A homestead may also be placed into an irrevocable trust commonly referred to as Medicaid Qualifying Trusts or income only trusts. To the extent principal may be returned to the grantor of a trust, it is considered or deemed an available resource of the grantor. 18 NYCRR § 360-4.5(b)(1)(ii). Payments allowed or made to or for the benefit of the grantor are considered available income. 18 NYCRR § 360-4.5(b)(1)(iii). The income interest may include any net rental income from the property placed in the trust. A transfer into an irrevocable grantor trust that prohibits payment of principal to the grantor is subject to the 60 month look back period and will create a penalty period of ineligibility. 18 NYCRR § 360-4.5(b)(1). The transfer of the homestead to such an irrevocable trust would trigger the penalty period. In addition to an income interest, the trust would commonly give the grantor the right to live in real property owned by the trust. However, unlike a life estate, Medicaid does not allow a reduction in the value of the transfer based on the retained life interest in the trust property.
Trusts were commonly used to accomplish transfers of the homestead and provisions (such as a testamentary power of appointment) were included that would avoid the payment of gift tax. Provisions for lifetime powers of appointment were also included in order to preserve the homestead exemption from capital gains tax in case the home was sold. Powers of appointment should not effect the validity of the trust for Medicaid purposes. However, changes to the state and federal gift tax law make them unnecessary in most cases.
A community spouse may establish at a fair hearing or at a support proceeding in family court that the Medicaid minimum monthly maintenance needs allowance (MMMNA) is inadequate because of exceptional circumstances causing significant financial distress. N.Y. Soc. Serv. Law § 366-c(8)(b) ; see 42 U.S.C. § 1396r-5(e)(2)(B). New York's regulation amplifies the meaning of the statute: "[s]ignificant financial distress means exceptional expenses which may be of a recurring nature or may represent major one time costs, and may include but are not limited to: recurring or extraordinary noncovered medical expenses (of the community spouse or family members as defined in the Directive); amounts to preserve, maintain or make major repairs on the homestead; and amounts necessary to preserve an income-producing asset.'' 18 N.Y.C.R.R. § 360-4.10(a)(10).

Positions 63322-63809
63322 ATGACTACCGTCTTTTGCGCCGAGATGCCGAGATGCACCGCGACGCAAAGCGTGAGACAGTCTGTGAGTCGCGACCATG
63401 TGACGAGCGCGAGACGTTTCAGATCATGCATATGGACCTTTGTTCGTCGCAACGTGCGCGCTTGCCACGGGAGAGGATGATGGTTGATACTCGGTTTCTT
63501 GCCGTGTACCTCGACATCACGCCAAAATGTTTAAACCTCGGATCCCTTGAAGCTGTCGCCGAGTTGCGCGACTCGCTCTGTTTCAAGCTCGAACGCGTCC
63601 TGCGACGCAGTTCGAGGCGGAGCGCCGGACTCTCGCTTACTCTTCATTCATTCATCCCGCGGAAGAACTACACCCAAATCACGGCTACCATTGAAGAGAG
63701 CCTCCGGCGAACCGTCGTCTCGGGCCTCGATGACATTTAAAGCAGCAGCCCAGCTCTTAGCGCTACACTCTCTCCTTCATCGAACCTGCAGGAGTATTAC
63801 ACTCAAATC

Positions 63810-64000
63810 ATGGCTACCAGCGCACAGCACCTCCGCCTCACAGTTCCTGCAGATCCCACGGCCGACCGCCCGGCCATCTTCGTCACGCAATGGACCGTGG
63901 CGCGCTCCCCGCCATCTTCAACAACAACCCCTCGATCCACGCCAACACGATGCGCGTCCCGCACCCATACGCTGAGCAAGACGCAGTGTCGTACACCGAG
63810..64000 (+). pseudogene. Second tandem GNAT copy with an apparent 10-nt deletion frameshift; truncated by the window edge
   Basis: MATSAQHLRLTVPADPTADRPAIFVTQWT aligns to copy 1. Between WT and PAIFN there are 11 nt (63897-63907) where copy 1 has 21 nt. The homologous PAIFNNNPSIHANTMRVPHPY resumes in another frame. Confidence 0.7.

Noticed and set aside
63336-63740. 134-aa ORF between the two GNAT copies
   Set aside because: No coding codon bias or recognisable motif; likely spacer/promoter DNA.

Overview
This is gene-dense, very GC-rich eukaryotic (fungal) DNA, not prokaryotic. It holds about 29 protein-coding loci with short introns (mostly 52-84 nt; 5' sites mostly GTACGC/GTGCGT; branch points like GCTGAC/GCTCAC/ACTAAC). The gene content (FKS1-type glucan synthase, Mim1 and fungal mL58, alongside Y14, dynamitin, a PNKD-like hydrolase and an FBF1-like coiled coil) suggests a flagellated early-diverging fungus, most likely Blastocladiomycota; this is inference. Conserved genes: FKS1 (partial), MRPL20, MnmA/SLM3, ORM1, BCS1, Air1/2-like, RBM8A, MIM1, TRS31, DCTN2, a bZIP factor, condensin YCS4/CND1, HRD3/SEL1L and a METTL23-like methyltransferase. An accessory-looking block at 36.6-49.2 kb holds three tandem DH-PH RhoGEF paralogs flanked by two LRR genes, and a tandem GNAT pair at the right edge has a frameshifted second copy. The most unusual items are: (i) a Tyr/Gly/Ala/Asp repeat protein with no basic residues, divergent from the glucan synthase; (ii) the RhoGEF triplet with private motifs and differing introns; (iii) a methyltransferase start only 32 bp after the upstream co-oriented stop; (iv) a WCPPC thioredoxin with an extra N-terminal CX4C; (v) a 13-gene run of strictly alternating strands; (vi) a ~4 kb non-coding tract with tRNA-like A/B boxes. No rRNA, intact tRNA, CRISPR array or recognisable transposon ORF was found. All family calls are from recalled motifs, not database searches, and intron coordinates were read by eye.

Medical expenses, automobile costs related to a special van required to transport the institutionalized spouse, consumer debt incurred as a result of the special needs of her husband's illness, and home maintenance costs were held to be exceptional expenses that justified an increase in the MMMNA to alleviate financial distress in In re Naccarella . N.Y.L.J., July 8, 1996, at 34 (Fam. Ct. Monroe County). The institutionalized spouse was receiving long-term care in a hospital because he suffered from Alzheimer's Disease. The community spouse had an income of $2,400. The court awarded $1,000 per month in support from the income of the institutionalized spouse but declined a further increase for other claimed expenses, including a voluntary double mortgage payment to accelerate paying off a mortgage, payments into a retirement account, and other expenses found either to be unrealistic or unsubstantiated.
In the 1997 case of Allen v. Allen , 236 A.D.2d 470, 653 N.Y.S.2d 661 (2d Dep't 1997), the Appellate Division, Second Department, denied a request by a community spouse for an increase in the MMMNA. The community spouse was earning an unspecified salary above the MMMNA, and sought to increase a family court support order from $600 to $760. The court denied the request, noting that the community spouse's earned income was greater than the MMMNA, she was making a $100 monthly contribution to an annuity, and she maintained a retirement home. The court did not deny her right to a retirement home but, because she was not in significant financial distress, the cost of its maintenance should not be subsidized by her husband's income at the expense of the public fisc. Allen v. Allen, 236 A.D.2d 470, 471, 653 N.Y.S.2d 661, 662 (2d Dep't 1997)
The community spouse may also use excess assets to make repairs or renovations on the primary residence, which is not counted for purposes of Medicaid eligibility. Of course, additional planning may be necessary to assure that the home is not subject to a Medicaid lien if the community spouse is institutionalized or to Medicaid's estate recovery after death.